Watch encrypted DVD on Raspberry Pi by streaming to omxplayer
Last week I published a blog and video of watching a DVD in Raspbian using omxplayer. At that time, as far as I could make out, nobody had managed to watch a commercial encrypted DVD, with the DVD drive attached to the Pi, but I figured it was only a matter of time. I ended that blog with…
There is a way to watch encrypted DVDs in linux, but I haven’t sorted it out on my Pi yet. Hopefully a future video will detail that process.
Well, I tried a few different things but was unable to get it working. However, one of the forum members, mikerr, has come up with a creative way to get the job done. This is the thread mikerr started, here.
Basically, you install mplayer, compile and install the libdvdcss decryption library and then set up a video stream in the background, which you then view with omxplayer. It puts all the elements together in a way that works on the Raspberry Pi. :)
So now I’m going to show you how it’s done…
I started with a freshly flashed SD card containing the August release of Raspbian, then fully updated/upgraded it.
sudo apt-get update (This takes a little while ~15 mins)
sudo apt-get upgrade
Then install mplayer, which handles the decryption and streaming for us…
I did the whole install starting from /home/pi
cd /home/pi (to confirm)
sudo apt-get install mplayer
wget http://www.videolan.org/pub/libdvdcss/1.2.12/libdvdcss-1.2.12.tar.bz2 (download the zipped archive)
bunzip2 libdvdcss-1.2.12.tar.bz2 (unzip the archive)
tar -xvf libdvdcss-1.2.12.tar (unarchive the files)
cd libdvdcss-1.2.12 (change to the libdvdcss directory)
./configure (run the configuration)
make (compile libdvdcss)
sudo make install (install the compiled files)
sudo cp /usr/local/lib/libdvdcss* /lib (copy the installed files to /lib)
Streaming a DVD
For reasons that I don’t understand, this works for me when I use ssh for the last two commands and not if I do it from the keyboard attached to the Pi. I’m sure someone could figure this out, but not me. ;)
Then I ssh into the Pi to execute the next two commands…
mplayer dvd://1 -dumpstream -dumpfile /tmp/dvdpipe 1>/dev/null 2>/dev/null </dev/null & (sets up the stream)
omxplayer -o hdmi -r /tmp/dvdpipe (uses omxplayer to view the stream)
That’s the quick and dirty instructional. I’ll see if I can make a video tomorrow. :)
About why last two commands only works when you use ssh, try looking at ‘echo $PATH’ on both environments, ssh and keyboard.
Thanks. I’ll try it. I suspect it might be something to do with the hardware combination of DVD drive and HD TV.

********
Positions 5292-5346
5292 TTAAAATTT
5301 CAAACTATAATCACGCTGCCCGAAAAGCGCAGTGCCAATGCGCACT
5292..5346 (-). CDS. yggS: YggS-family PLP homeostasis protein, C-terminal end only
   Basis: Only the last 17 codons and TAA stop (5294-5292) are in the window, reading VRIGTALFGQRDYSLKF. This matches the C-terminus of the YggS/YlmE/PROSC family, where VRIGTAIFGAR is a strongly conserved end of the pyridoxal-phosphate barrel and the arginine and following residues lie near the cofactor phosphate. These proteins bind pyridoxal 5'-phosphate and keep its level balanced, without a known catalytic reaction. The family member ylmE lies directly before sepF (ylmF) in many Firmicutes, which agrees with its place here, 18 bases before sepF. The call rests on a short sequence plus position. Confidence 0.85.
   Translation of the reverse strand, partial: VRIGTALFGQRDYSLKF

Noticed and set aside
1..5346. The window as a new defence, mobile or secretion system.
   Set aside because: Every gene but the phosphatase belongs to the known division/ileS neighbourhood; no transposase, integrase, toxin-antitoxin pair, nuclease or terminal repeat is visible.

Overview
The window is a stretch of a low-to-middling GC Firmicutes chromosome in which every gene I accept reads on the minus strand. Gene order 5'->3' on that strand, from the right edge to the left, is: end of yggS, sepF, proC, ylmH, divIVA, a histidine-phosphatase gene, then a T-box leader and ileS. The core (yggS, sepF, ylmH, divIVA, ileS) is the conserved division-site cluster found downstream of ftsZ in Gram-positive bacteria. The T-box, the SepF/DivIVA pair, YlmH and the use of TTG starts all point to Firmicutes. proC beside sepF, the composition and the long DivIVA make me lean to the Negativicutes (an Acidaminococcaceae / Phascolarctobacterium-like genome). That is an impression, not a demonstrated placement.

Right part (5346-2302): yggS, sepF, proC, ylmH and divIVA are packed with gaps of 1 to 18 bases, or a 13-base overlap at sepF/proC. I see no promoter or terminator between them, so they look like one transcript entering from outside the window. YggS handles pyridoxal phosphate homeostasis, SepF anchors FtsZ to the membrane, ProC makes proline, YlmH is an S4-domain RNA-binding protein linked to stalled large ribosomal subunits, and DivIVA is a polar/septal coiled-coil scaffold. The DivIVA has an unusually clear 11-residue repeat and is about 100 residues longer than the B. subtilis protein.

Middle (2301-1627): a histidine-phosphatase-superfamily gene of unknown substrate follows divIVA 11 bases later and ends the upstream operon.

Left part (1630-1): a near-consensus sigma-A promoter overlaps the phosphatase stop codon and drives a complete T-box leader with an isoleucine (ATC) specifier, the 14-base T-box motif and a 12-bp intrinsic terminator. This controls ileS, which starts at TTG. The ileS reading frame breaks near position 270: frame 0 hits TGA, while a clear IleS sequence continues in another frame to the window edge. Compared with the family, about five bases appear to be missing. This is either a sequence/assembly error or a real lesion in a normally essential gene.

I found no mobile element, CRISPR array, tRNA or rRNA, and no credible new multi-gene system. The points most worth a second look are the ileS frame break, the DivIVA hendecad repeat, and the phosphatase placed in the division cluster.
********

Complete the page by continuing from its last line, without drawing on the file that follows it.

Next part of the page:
What DVD drive did you use?
Samsung 22x Super WriteMaster SE-S224 :) I already had it. I certainly wouldn’t advise anyone to go out and buy a DVD drive to watch things on the Pi though. You’d be better off with a DVD player. I tried it because I had it. :)
Rather than using a DVD drive hooked up to the Pi, I just stick the disk in my computer and mount the drive over the network using sshfs (I have ssh configured in both directions for this). I’ve been doing this with normal video files, but I’ll have to try this pipe trick to get DVDs working. With luck, it will also work for other video files that omxplayer doesn’t seem to like!
I haven’t really done much with this since that post. It was a bit experimental and, in reality, I don’t have many DVDs to watch. It was more of an experiment than anything. It’d be much easier to rip a DVD and watch the .H264 file on the Pi. Or just put the DVD in a DVD player. :-D But it’s nice to play about just to see what can be done. :)
About why you can’t run the two commands at the end from keyboard, go into ‘XTerminal as root’ and execute them. Because doing echo $PATH in that terminal brings up the same result as doing it through SSH. I haven’t tested it with an actual drive, but that should work :)
It appears that both DVD and Blu-Ray discs are supported, but disabled in the stock images, downloadable from openelec.tv . However, if you have a regular Linux box, you can download and compile the source code for OpenELEC, and compile, it should have support for such.
Details available here:
I am compiling now to test and be sure.
Ok, so everything compiled, but I discovered upon testing that I had the 8.0 alpha version of OpenELEC as this is apparently the default. In order to get version 6.0 of OpenELEC, I appended “OpenELEC-6.0” to the “git clone” line that is listed in the link I gave above. Thus, for Raspberry 2 & 3, the correct commands are:
–begin code block–
git clone https://github.com/OpenELEC/OpenELEC.tv.git OpenELEC-6.0
PROJECT=RPi2 ARCH=arm make image
#secure erase sd card. Replace mmcblk0 with your computer’s SD card device node if different.
sudo shred -vzn 0 /dev/mmcblk0
#write image to SD Card. My SD card slot is /dev/mmcblk0. Change this below if yours is different.
gzip -cd OpenELEC*.img.gz | sudo dd of=/dev/mmcblk0 bs=512
–end code block–
Take out the SD card, and pop into your Raspberry Pi 2 or 3.
Below is a snippet of the output from the ‘make Image’ command.
– Kodi version: kodi
– Kodi include language files: yes
– Kodi nonfree support: yes
– Kodi Blu-Ray support: yes
– Bluray BD+ support: yes
– Bluray AACS support: yes
– Kodi DVDCSS support: yes
Ok, so another 7-hour compilation session. (Stupid Pentium-D CPU).
I still ended up with 8.0 Alpha! Looks like my Git command was incorrect. After some research, the correct command is:
git clone -b openelec- https://github.com/OpenELEC/OpenELEC.tv.git
(In my case, I wanted OpenELEC 6.0 branch, so I used git clone -b openelec-6.0 https://…
just a suggestion to work faster with tar.bz2 files: “tar -xjf file.tar.bz2”